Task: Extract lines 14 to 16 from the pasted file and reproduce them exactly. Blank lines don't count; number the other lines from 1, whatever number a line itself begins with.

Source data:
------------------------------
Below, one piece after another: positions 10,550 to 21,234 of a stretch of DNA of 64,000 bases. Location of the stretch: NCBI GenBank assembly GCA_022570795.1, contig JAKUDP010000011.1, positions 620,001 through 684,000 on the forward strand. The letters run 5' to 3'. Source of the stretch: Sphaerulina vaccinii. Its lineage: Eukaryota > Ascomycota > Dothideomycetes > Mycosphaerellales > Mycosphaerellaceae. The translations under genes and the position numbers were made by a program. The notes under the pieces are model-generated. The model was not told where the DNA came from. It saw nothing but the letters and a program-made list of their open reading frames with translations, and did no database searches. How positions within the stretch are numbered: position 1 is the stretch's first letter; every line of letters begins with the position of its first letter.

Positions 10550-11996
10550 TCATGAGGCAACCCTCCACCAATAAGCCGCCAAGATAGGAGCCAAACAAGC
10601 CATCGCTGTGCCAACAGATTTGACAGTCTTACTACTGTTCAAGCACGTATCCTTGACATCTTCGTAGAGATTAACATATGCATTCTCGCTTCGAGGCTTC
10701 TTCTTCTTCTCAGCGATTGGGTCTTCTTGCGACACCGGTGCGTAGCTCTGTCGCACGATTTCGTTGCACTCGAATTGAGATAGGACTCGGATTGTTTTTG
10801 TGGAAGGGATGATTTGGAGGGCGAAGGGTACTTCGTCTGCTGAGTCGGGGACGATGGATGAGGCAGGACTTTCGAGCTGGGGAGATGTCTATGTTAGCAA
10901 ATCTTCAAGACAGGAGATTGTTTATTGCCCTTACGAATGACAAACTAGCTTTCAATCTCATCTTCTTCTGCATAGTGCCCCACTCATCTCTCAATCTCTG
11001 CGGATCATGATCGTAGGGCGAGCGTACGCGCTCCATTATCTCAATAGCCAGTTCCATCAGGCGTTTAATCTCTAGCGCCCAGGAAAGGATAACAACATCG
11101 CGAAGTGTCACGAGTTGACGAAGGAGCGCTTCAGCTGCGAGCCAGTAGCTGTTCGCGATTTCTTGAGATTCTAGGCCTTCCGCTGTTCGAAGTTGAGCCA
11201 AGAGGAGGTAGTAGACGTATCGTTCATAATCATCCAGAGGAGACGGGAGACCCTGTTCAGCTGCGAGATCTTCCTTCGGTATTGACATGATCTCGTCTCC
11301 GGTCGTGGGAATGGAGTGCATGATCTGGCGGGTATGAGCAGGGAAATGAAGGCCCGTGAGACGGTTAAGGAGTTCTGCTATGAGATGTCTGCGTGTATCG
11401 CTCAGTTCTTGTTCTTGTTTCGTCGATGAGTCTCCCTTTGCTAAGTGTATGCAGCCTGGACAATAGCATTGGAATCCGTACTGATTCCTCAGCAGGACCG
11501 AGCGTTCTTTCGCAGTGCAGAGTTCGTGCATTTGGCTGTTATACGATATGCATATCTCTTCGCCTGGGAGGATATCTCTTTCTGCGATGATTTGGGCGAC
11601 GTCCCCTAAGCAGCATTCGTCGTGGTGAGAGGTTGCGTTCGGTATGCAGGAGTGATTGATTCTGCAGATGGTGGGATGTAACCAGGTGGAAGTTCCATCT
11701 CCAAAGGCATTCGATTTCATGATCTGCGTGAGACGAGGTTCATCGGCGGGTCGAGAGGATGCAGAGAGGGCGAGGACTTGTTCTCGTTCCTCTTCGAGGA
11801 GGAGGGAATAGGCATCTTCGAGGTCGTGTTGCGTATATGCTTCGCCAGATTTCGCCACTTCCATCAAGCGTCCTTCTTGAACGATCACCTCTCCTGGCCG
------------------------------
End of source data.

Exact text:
11601 GTCCCCTAAGCAGCATTCGTCGTGGTGAGAGGTTGCGTTCGGTATGCAGGAGTGATTGATTCTGCAGATGGTGGGATGTAACCAGGTGGAAGTTCCATCT
11701 CCAAAGGCATTCGATTTCATGATCTGCGTGAGACGAGGTTCATCGGCGGGTCGAGAGGATGCAGAGAGGGCGAGGACTTGTTCTCGTTCCTCTTCGAGGA
11801 GGAGGGAATAGGCATCTTCGAGGTCGTGTTGCGTATATGCTTCGCCAGATTTCGCCACTTCCATCAAGCGTCCTTCTTGAACGATCACCTCTCCTGGCCG